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Sai Zhang - University of Florida. Gainesville, FL, US

Sai Zhang

Assistant Professor | University of Florida

Gainesville, FL, UNITED STATES

Sai Zhang's research leverages machine learning and big biomedical data to decode complex human diseases and advance precision medicine.


Sai Zhang is an assistant professor at the Department of Epidemiology. His research lies at the interface of machine learning, genomics and precision medicine. Sai's long-term goal is to build artificial intelligence systems to assist scientific discovery, clinical decision making and personal health management. The focus of his ongoing research is the development of machine learning algorithms (e.g., deep learning and probabilistic graphical models) which exploit massive genetic, multiomic and clinical data to uncover the genomic basis of complex human diseases.

Areas of Expertise (5)

Computational Biology

Computational Genomics

Machine Learning

Precision Medicine

Statistical Genetics

Media Appearances (4)

Severe covid-19 symptoms linked to more than 1300 genetic variants

New Scientist  online


More than 1000 genes may contribute to a person’s risk of developing severe covid-19, on top of life circumstances such as their age, ethnicity and any health conditions. Most of the genes, discovered in a study of more than 1 million people, affect the functioning of two kinds of immune cell.

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Researchers identify more than 1,000 genes linked to severe COVID-19

Stanford Medicine News Center  online


Since the start of the coronavirus pandemic, scientists and clinicians have struggled to understand why some people with the infection become seriously ill or die while others have few, if any, symptoms. Age, body mass index and pre-existing health problems account for some of the disparities, but genetics is known to play a significant role.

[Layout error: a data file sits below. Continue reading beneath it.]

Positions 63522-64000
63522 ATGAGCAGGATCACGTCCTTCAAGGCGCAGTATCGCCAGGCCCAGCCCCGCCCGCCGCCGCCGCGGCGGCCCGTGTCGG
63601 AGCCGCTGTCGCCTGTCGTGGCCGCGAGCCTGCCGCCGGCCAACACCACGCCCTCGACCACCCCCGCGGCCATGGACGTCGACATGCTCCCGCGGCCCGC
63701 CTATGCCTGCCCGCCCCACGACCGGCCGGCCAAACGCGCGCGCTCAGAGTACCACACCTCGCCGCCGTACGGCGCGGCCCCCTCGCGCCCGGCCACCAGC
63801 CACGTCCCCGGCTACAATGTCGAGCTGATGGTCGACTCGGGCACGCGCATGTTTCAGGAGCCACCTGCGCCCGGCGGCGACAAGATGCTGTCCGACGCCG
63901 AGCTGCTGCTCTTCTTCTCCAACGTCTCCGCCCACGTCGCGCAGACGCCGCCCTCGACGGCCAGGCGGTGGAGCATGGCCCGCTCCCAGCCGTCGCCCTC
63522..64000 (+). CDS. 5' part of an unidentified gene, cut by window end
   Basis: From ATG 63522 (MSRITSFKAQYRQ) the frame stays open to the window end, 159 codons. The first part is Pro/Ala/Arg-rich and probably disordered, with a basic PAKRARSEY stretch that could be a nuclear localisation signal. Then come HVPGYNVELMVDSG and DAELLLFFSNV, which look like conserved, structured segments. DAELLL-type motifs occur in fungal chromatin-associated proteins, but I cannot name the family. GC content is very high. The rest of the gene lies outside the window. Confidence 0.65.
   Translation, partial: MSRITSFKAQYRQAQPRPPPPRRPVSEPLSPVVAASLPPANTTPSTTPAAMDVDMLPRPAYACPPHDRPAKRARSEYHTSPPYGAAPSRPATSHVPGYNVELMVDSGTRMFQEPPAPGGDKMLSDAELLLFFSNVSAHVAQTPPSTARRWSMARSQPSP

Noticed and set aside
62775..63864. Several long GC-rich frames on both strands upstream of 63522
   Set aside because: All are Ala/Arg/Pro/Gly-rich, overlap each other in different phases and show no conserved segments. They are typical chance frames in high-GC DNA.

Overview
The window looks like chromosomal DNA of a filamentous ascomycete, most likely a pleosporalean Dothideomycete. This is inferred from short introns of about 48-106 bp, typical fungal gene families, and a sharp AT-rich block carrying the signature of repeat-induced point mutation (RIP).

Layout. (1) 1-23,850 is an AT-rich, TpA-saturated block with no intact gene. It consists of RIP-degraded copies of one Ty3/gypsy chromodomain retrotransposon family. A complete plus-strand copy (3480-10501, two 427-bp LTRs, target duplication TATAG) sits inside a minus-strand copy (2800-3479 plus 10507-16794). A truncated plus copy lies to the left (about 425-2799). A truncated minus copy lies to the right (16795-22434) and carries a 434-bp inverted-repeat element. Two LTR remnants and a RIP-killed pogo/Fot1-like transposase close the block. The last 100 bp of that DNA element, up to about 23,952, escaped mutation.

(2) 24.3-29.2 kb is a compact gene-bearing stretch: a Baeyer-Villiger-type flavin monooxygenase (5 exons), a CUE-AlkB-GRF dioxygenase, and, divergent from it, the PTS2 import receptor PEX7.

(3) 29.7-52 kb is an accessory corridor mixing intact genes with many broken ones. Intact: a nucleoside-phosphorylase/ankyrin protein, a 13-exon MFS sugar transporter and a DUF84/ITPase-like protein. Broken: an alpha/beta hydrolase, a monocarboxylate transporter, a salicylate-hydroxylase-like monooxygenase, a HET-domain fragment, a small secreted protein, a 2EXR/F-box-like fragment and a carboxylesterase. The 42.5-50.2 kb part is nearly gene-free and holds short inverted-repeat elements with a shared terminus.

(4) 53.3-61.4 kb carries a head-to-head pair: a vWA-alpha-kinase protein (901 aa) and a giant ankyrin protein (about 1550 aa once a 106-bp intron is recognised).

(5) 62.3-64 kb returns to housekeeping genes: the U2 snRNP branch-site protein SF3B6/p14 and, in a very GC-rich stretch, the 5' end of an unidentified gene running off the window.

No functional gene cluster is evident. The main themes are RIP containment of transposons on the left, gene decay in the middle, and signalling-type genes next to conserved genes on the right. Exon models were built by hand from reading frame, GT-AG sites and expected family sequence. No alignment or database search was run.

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Study reveals new ALS risk genes

Nature Reviews Neurology  online


A recent study has used a machine learning approach to identify genetic risk factors for amyotrophic lateral sclerosis (ALS). Sai Zhang, Johnathan Cooper-Knock, Michael Snyder and colleagues report a previously unrecognized association between ALS and KANK1, which encodes a protein implicated in distal axon function in motor neurons.

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New AI model helps discover causes of motor neurone disease

University of Sheffield News  online


Scientists have developed a new machine learning model for the discovery of genetic risk factors for diseases such as Motor Neurone Disease (MND). Designed by researchers from the University of Sheffield and the Stanford University School of Medicine in the US, the machine learning tool, named RefMap, has already been utilised by the team to discover 690 risk genes for motor neurone disease, many of which are new discoveries.

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Articles (3)

Multiomic analysis reveals cell-type-specific molecular determinants of COVID-19 severity

Cell Systems

Sai Zhang, et. al


The determinants of severe COVID-19 in healthy adults are poorly understood, which limits the opportunity for early intervention. We present a multiomic analysis using machine learning to characterize the genomic basis of COVID-19 severity. We use single-cell multiome profiling of human lungs to link genetic signals to cell-type-specific functions. We discover >1,000 risk genes across 19 cell types, which account for 77% of the SNP-based heritability for severe disease.

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Genome-wide identification of the genetic basis of amyotrophic lateral sclerosis


Sai Zhang, et. al


Amyotrophic lateral sclerosis (ALS) is a complex disease that leads to motor neuron death. Despite heritability estimates of 52%, genome-wide association studies (GWASs) have discovered relatively few loci. We developed a machine learning approach called RefMap, which integrates functional genomics with GWAS summary statistics for gene discovery.

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Decoding the genomics of abdominal aortic aneurysm


Jingjing Li, et. al


A key aspect of genomic medicine is to make individualized clinical decisions from personal genomes. We developed a machine-learning framework to integrate personal genomes and electronic health record (EHR) data and used this framework to study abdominal aortic aneurysm (AAA), a prevalent irreversible cardiovascular disease with unclear etiology. Performing whole-genome sequencing on AAA patients and controls, we demonstrated its predictive precision solely from personal genomes.

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